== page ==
We’re constantly working on adding more security features and hardenings to Nextcloud, after all it’s your data and it has to be protected properly. While the Nextcloud 9 release fixes a critical security issue (we have informed upstream about this but in the meanwhile recommend upgrading as soon as possible) it also adds another new very mighty security hardening.

Introducing Same-site cookies

Same-site cookies are a relatively new Internet-Draft already implemented in Chrome 51 and higher. Same-site cookies are aimed to provide additional security against information-leakage and CSRF attacks.

Before we go into details on how same-site cookies work it is necessary to have a rough understanding how cookies do work and what CSRF vulnerabilities are. In a nutshell when you authenticate on a web page usually the following happens:

  1. Your browser connects to “nextcloud.com”.
  2. You press login and enter your credentials.
  3. The web server returns a cookie with a shared secret value identifying the user. The shared secret is also stored in the server database.
  4. On all consequent requests the cookie is sent by the web browser to this website as well.

A cookie is basically a small text value that websites can set and browsers will resend it with every request. When the cookie is sent the server can then lookup for which user the cookie has been issued. That’s how cookie-based authentication works in a nutshell.

Preventing Cross-Site Request Forgery (CSRF) with same-site cookies

Cookie-based authentication does however introduce another form of problems: Cross-Site Request Forgery problems. Cookies are normally sent with any request to a specific domain, that means if you are on “nextcloud.com” and you submit the “Create user form” the cookies are sent the same way like they are sent if “evilcloud.com” would embed the form. Effectively, “nextcloud.com” cannot differentiate whether you did the action by intention or whether another site forced your browser to send this request.

So the web server needs to have a way to determine that the request has in fact been sent by intention. Usually this is done by embedding a CSRF token on the web site in question. This works the following way:

  1. You press the submit button on “nextcloud.com”.
  2. Via JavaScript the CSRF token that is embedded on “nextcloud.com” somewhere is added to the request.
  3. The web server verifies that the CSRF token has the correct value.

Since the same-origin policy prevents “evilcloud.com” to read most content on “nextcloud.com” the CSRF token is unknown to the attackers’ website and the “nextcloud.com” server can reject the request.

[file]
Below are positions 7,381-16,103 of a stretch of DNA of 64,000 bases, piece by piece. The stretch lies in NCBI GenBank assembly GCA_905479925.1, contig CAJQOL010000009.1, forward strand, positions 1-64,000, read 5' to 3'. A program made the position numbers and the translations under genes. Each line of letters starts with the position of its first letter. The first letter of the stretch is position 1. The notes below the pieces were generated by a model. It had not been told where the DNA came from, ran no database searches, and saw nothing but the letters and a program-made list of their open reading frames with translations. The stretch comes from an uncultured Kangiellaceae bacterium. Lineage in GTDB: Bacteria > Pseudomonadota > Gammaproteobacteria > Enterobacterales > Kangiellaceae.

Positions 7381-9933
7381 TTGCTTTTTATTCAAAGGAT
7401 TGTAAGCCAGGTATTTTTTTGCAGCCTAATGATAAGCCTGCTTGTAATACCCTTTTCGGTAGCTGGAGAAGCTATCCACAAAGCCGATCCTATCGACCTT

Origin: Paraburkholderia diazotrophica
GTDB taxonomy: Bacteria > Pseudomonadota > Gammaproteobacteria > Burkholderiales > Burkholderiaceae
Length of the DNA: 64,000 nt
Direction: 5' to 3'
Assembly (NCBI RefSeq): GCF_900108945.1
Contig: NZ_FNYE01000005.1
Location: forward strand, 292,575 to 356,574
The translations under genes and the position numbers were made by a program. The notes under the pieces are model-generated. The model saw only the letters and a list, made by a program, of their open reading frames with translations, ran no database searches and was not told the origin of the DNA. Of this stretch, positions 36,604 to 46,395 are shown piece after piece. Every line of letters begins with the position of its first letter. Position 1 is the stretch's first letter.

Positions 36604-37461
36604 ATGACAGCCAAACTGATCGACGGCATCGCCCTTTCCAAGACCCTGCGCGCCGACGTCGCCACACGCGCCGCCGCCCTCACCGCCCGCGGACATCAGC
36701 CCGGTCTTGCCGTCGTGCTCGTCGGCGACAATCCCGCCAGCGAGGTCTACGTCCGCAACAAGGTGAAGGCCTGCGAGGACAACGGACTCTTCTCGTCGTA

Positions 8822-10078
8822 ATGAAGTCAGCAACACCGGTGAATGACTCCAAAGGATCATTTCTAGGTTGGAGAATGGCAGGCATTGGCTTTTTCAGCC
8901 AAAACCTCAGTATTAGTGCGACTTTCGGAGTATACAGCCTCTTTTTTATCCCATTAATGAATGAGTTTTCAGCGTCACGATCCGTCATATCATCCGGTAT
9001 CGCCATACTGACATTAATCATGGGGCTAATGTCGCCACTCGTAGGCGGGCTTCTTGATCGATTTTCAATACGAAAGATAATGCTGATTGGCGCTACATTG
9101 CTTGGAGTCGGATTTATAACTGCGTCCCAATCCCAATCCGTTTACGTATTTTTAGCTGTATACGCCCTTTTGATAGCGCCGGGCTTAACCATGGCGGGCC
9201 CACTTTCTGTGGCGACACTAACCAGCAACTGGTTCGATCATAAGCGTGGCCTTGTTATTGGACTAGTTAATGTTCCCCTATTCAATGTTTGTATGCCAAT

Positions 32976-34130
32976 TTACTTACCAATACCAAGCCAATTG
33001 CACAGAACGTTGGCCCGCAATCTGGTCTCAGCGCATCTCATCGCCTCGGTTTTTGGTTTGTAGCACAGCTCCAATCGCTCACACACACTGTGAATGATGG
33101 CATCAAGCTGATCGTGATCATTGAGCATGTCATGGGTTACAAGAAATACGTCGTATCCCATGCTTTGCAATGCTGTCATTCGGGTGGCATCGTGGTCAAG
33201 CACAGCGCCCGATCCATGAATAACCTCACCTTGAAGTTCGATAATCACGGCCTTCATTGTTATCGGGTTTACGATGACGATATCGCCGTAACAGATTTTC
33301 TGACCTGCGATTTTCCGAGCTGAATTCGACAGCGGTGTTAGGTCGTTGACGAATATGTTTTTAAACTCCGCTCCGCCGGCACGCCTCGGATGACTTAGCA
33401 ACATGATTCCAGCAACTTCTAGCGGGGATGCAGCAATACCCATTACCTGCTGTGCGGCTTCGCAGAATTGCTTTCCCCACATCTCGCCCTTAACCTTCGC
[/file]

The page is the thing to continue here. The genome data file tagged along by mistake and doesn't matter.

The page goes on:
Same-site cookies fix the CSRF problem by adding an additional attribute to the cookie telling browsers to only send the cookie when the request originated from the same domain. This means that only requests coming from “nextcloud.com” will contain the cookie, requests coming from another domain will not and thus the web server assumes the user is not authenticated.

Preventing information leakage with same-site cookies

Another problem caused by cookie-based authentication is the fact that it often can be used to leak sensitive information. In the case of ownCloud this can for example be used to determine whether an user has access to a specific file on the ownCloud server.

This is possible because again cookies are sent with all requests and there are diverse endpoints that allow users to download files without passing any CSRF token. Using a simple JavaScript hosted on another domain an attacker can simply check whether files or folders exists or not by comparing the timing of the response. Note that attackers cannot access the content of the specific files.

We’re at the moment not publishing any detailed proof of concept on this attack vector for obvious reasons. By leveraging the “strict” same-site cookie policy we have mitigated this issue in Chrome 51 and above.

Technical implementation details

Same-site cookies come with two different enforcement modes: “strict” and “lax”. The specification contains more details about them, but in a nutshell one of the most important differences is:

  1. Cookies with a “lax” policy are still sent from other domains if they do a GET request or if clicked on a link.
  2. Cookies with a “strict” policy are only sent when the request originates from the same domain.

A good example is a link in a mail. Here, if you click a link in a mail to your Nextcloud server the cookies with the “lax” policy are sent but not the ones with the “strict” policy. In Nextcloud we have implemented both policies:

API endpoints:

Are protected by expecting a “strict” cookie. We do not expect people to directly open the API endpoints within their browser. This protects against information leakage attacks as pointed out above as well as CSRF attacks.

View/templates endpoints:

Are protected by expecting a “lax” cookie. It is likely that people do click on a link to want to view the file listing or something. Since the views are however simply used for display and invoke other REST APIs there is no information leakage involved. The “lax” policy however adds a nice security hardening against CSRF attacks.

Any other legacy endpoints:

Are protected by expecting a “lax” cookie. This acts as a second layer of defense against CSRF attacks. For some legacy endpoints we also manually added a “strict” policy check or inherited it if we can assume that the endpoint is not directly opened from another page. (e.g. if the page is CSRF protected)

Since PHP does not natively allow us to configure the session cookie to use any other attributes we are now sending two additional cookies with every request:

  • nc_sameSiteCookielax
  • nc_sameSiteCookiestrict

Both cookies are automatically added when the user visits Nextcloud and the server is verifying on all subsequent requests whether the sent cookies match the required policy.

Cookies displayed in Chrome